The three suns begin to align as the two Gelflings meet back up at the Crystal chamber. The Skeksis arrive to prepare for the immortality that they will gain from the Conjunction if the Crystal is not restored. Jen leaps onto the Crystal, but the shard falls from his hands; Kira grabs it, but is surrounded by the Skeksis. She throws the shard to Jen, whereupon the Ritual Master kills her. When the Conjunction begins, Jen places the shard in its appropriate place, unifying the crystal as the Mystics arrive. When the Garthim shatter and the Skeksis' influence on the castle crumbles, the Mystics and Skeksis reunite into their original incarnation as the urSkeks, a mystical amalgam of both races. The leader speaks to Jen of their history, and restores Kira to life. Then he and his brethren depart the current plane of existence, leaving the Crystal and an injunction to "make your world in its light" to the Gelflings. Outside, the devastated world has been restored to its former beauty and harmony.

Characters and races

Voice cast


The film was shot at Elstree Studios, and exterior scenes were shot in the Scottish Highlands, Gordale Scar, North Yorkshire, England and Twycross, Leicestershire, England, United Kingdom.[1]

All characters in the movie are elaborate puppets, and none are based on humans or any other specific Earth creature. At the time of the movie's release, it was billed as the first live-action film without any human beings on screen.[2]

Originally, Jim Henson wanted the Skeksis to speak in their own constructed language, their dialogue subtitled in English. This was dropped after screen test audiences found the subtitling too distracting, but the original effect can be observed for selected scenes on the various DVD releases.[2]

The hands and facial features of the groundbreaking animatronic puppets in the film were controlled with relatively primitive rods and cables, although radio control later took over many of the subtler movements.[3] Human performers inside the puppets supplied basic movement for the larger creatures, which in some cases was dangerous or exhausting: for example, the Garthim costumes were so heavy that the performers had to be hung up on a rack every few minutes to rest (while still inside the costumes).[4]


The Dark Crystal made slightly over $40 million in theaters, with an estimated budget of $15 million.[2] Its limited appeal at the time was partly due to parental concerns about its dark nature, and partly because it was overshadowed by E.T. the Extra-Terrestrial, which was released the same year.[5] It was more of a critical success, winning a Saturn Award for Best Fantasy Film and earning the grand prize at the Avoriaz Fantastic Film Festival. The film was also nominated for the Hugo Award for Best Dramatic Presentation and a BAFTA Award for Best Special Visual Effects.[2] Other critics, however, panned the film as "watered down J.R.R. Tolkien… without charm as well as interest".[6] In both France and Japan, The Dark Crystal was the highest-grossing box office release for the year (1983)[citation needed] and outgrossed E.T. the Extra-Terrestrial as the most successful foreign film in Japan until Titanic took over the spot 14 years later.[citation needed] Since its success, the film has gained a cult following over the years since its release.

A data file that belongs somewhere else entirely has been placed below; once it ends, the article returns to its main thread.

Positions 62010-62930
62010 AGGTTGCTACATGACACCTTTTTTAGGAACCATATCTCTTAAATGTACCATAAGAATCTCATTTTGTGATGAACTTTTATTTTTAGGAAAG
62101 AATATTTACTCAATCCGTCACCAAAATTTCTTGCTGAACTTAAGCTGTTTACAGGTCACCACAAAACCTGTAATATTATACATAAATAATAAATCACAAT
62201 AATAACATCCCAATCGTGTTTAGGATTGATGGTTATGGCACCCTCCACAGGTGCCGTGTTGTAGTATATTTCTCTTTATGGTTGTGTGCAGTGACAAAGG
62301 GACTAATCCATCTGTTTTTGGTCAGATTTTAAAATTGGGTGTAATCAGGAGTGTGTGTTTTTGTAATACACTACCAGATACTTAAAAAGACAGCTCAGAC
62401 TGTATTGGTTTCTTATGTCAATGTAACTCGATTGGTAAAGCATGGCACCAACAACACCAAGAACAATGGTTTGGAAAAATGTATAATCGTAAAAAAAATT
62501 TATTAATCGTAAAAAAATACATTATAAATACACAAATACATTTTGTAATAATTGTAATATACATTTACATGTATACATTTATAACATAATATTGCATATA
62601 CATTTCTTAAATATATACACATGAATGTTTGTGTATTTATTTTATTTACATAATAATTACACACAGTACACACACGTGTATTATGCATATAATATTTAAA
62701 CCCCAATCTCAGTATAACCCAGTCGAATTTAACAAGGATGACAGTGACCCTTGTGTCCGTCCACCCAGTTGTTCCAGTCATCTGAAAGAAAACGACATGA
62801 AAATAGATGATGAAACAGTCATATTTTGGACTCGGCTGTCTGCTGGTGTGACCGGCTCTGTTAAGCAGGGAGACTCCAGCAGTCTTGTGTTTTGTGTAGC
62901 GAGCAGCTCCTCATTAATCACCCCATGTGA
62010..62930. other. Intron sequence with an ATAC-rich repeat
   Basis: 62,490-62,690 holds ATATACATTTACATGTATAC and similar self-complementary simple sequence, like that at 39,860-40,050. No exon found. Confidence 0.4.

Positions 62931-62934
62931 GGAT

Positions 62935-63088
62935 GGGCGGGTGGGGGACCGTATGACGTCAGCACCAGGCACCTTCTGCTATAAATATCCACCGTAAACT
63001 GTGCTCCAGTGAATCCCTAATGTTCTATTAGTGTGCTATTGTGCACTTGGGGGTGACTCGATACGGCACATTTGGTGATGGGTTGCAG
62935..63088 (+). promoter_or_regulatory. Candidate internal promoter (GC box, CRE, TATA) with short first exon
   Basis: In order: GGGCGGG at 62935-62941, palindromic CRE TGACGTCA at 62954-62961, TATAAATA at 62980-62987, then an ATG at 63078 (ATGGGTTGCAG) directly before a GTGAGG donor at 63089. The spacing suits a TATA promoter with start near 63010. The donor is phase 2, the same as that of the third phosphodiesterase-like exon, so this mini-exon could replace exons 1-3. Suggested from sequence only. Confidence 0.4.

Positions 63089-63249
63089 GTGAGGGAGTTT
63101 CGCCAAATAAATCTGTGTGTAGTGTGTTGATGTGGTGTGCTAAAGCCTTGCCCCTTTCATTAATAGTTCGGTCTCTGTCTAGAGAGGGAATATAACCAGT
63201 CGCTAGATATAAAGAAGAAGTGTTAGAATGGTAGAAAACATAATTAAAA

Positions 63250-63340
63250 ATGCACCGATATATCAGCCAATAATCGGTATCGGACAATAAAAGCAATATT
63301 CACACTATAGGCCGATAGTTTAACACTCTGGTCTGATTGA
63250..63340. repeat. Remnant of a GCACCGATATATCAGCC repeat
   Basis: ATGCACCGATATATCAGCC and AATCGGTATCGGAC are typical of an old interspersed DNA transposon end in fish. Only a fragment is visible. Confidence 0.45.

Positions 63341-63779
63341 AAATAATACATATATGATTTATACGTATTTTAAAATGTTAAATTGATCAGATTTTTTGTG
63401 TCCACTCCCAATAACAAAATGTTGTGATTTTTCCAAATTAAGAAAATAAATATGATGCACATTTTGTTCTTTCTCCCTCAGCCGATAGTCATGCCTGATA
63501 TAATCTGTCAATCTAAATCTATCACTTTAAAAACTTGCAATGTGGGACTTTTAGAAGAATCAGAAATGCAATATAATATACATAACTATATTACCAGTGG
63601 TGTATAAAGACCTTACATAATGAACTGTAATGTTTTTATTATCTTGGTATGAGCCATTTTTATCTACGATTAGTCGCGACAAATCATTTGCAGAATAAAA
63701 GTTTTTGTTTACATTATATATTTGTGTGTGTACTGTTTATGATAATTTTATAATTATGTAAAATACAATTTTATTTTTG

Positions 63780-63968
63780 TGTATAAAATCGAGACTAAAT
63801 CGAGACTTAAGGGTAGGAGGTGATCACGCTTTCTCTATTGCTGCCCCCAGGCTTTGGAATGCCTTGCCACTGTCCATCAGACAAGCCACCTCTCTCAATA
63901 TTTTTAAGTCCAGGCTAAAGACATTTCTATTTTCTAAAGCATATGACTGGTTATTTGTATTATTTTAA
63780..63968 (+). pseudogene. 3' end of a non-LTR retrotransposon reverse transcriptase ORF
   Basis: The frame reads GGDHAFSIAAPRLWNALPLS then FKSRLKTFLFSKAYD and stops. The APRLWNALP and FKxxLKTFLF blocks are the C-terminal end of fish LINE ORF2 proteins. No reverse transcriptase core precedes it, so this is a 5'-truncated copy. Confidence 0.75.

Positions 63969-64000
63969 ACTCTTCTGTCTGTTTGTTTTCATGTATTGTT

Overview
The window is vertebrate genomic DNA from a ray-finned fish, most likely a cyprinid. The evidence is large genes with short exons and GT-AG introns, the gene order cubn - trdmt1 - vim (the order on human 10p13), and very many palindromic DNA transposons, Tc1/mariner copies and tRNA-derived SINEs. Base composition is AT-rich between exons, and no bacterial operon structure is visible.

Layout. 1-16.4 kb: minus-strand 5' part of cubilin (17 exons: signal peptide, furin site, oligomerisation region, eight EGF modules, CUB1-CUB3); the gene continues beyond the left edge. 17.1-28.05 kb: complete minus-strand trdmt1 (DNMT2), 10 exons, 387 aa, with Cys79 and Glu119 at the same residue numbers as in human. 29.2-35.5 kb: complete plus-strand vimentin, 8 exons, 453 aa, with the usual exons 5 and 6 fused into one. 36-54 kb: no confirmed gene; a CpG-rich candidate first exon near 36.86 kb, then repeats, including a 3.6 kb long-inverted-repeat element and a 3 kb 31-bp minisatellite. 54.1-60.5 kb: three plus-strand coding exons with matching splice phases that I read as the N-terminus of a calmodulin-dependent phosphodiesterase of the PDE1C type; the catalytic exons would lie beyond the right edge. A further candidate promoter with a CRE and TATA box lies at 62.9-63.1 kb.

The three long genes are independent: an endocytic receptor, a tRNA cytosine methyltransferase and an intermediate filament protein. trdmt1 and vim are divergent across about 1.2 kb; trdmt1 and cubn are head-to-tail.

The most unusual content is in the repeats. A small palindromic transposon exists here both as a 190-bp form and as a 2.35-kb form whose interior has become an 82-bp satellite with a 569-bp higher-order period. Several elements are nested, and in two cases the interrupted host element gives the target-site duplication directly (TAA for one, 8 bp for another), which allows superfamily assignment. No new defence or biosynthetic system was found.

In general, reviews were positive, with the film holding a 70% rating at Rotten Tomatoes.[7]


Home media release

The Dark Crystal was first released on DVD on October 5th, 1999, and has had multiple re-releases since then including a Collector's Edition on November 25th, 2003, and a 25th Anniversary Edition on August 14th, 2007. It was released on Blu-ray on September 29th, 2009.

Possible sequel

A sequel titled Power of the Dark Crystal, has been in pre-production for several years, and is estimated to be released sometime in 2011. Genndy Tartakovsky agreed to direct on two conditions: that the film would utilize live-action puppets as well as computer animation, and that Brian Froud would return to design the characters.[2]

Nicole Goldman, vice president of marketing and publicity for The Jim Henson Company, spoke of the film's status on the January 14, 2008 installment of the podcast, stating:[8]

...[The film] is deep in development here, and we are as committed to it as ever. We are still planning our original vision of a film, which is a theatrical release... We are anticipating a beautiful blend of puppetry and animatronics with CG animation backgrounds as we've said all along... We're all very excited to see the film come together, and we'll be sure to update the fans to the progress as we have those updates confirmed. So stay tuned for more information on Power of the Dark Crystal![8]


  1. ^
  2. ^ a b c d e The Dark Crystal at the Internet Movie Database
  3. ^ Rickitt, Richard (2000). Special Effects: The History and Technique. Billboard Books. pp. 225. ISBN 0-8230-7733-0. 
  4. ^ Bacon, Matt (1997). No Strings Attached: The Inside Story of Jim Henson's Creature Shop. Macmillan. pp. 24. ISBN 0-02-862008-9. 
  5. ^ A review by Richard Scheib
  6. ^ New York Times review
  7. ^
  8. ^ a b Podcast, Episode 21: The 2007 Jim Henson Honors, January 14, 2008.

External links